As I was reflecting on today’s readings, this point about resurrection really struck me. Just think about our passage from Acts. At this moment, Paul – still known as Saul — was a fresh convert to the faith and newly arrived from Damascus. I hope your ears perked up like mine did at the beginning of the passage: “they were all afraid of him.” Isn’t that stunning? The early Christians knew who this guy was and what he did– he was a persecutor, a Christian-hunter. It’s fair to say that, among the Christians in Jerusalem Paul probably wasn’t very popular. Nobody trusted him. They even feared for their lives just because he was there. The beginning of the Chapter puts it even more dramatically. It says, before his conversion, “Saul, still breathing murderous threats against the disciples.” This was one mean guy.

“You only love God as much as the person you love least.” This very mean Saul is not who usually comes to mind when we think of the great saint. So, what happened? Well, his conversion moment, of course, his direct encounter with Jesus. But, what else? Well, there was also one person in the community of believers who saw something more. That person was Barnabas. Barnabas believed in Paul’s conversion – and believed in him. Today’s reading says he “took charge” of Paul. But Biblical scholars think it was more than that. One commentator has suggested that there would not even be a Paul if there wasn’t first a Barnabas – someone who after that tremendous moment of conversion became a mentor and guide, a friend and confidant; but also a figure who must have had great courage, and patience, and perseverance. In other words: Barnabas was someone who personified Christian love. “You only love God as much as the person you love least.”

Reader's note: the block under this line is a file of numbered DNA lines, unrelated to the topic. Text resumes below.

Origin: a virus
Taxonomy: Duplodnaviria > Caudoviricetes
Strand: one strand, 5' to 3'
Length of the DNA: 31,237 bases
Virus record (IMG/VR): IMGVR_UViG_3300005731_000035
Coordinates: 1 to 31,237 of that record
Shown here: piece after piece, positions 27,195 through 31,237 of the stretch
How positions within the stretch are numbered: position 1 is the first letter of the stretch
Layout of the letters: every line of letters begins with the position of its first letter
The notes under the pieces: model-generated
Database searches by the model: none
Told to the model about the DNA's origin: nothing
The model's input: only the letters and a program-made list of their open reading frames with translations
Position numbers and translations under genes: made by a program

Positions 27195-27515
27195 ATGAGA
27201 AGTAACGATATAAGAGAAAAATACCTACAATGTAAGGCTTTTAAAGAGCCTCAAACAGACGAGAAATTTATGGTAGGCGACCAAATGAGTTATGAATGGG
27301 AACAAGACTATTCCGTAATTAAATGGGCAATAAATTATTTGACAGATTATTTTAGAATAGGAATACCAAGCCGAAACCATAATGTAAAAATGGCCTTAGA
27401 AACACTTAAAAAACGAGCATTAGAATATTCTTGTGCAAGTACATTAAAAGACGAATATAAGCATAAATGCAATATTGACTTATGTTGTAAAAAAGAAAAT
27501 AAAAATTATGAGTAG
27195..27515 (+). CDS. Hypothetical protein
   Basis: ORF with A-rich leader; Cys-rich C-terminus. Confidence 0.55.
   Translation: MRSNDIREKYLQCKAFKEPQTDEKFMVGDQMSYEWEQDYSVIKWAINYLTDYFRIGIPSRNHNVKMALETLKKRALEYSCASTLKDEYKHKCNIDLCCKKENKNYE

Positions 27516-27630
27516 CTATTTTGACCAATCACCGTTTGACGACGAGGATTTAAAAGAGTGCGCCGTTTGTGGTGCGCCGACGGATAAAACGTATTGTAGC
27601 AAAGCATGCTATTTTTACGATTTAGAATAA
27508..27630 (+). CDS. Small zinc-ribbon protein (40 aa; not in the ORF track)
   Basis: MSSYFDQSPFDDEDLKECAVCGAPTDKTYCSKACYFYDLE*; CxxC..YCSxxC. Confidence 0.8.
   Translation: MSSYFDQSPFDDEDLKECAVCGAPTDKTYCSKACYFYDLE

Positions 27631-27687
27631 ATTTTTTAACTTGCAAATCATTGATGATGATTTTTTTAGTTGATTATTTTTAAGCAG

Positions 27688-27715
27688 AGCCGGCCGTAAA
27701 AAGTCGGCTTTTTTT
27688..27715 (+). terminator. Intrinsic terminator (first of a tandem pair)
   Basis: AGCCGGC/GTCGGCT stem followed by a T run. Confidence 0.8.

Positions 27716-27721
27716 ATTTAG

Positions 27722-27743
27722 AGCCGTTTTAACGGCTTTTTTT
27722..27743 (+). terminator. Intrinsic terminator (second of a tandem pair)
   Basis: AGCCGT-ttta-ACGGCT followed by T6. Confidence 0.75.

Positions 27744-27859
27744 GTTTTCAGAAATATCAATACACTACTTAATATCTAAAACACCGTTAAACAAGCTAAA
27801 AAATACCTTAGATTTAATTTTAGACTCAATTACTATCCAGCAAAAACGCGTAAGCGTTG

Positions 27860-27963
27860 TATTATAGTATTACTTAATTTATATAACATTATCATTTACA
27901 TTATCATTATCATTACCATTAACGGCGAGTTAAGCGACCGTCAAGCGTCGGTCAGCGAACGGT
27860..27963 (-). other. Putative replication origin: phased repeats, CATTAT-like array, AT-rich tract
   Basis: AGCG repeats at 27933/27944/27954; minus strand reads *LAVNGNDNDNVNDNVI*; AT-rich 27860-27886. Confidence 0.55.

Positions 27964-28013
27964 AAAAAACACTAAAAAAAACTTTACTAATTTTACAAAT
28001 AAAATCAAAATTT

Years later, when Paul wrote his now famous passage to the Corinthians about love, the one we usually apply only to marriage and weddings – how it bears all things, hopes all things, and never fails – I believe, he was really talking about this. Not something romantic or flowery. But something that is a gift of self, that demands sacrifice and faith. That is unafraid and steadfast. That is willing to risk. Willing, even, to see beyond someone’s past; even a horrible and violent past like Saul’s. In other words: a love willing to “believe all things” – even to believe that a lowly tentmaker from Tarsus, a man who was a sinner and persecutor, might have the potential to be a saint. “You only love God as much as the person you love least.”

Let me share one more detail with you about our good Barnabas. Barnabas is not the name he was born with. His given name was Joseph. But just as Saul became Paul, he, too, was given a new name by the Christian community to symbolize his new life in Christ. He was given the name Barnabas, a name which translated means, “Son of Encouragement.” Encouragement is what he gave to the growing community of Christians – and it surely describes what he offered to Saul and he grew into the Saint Paul we have come to revere.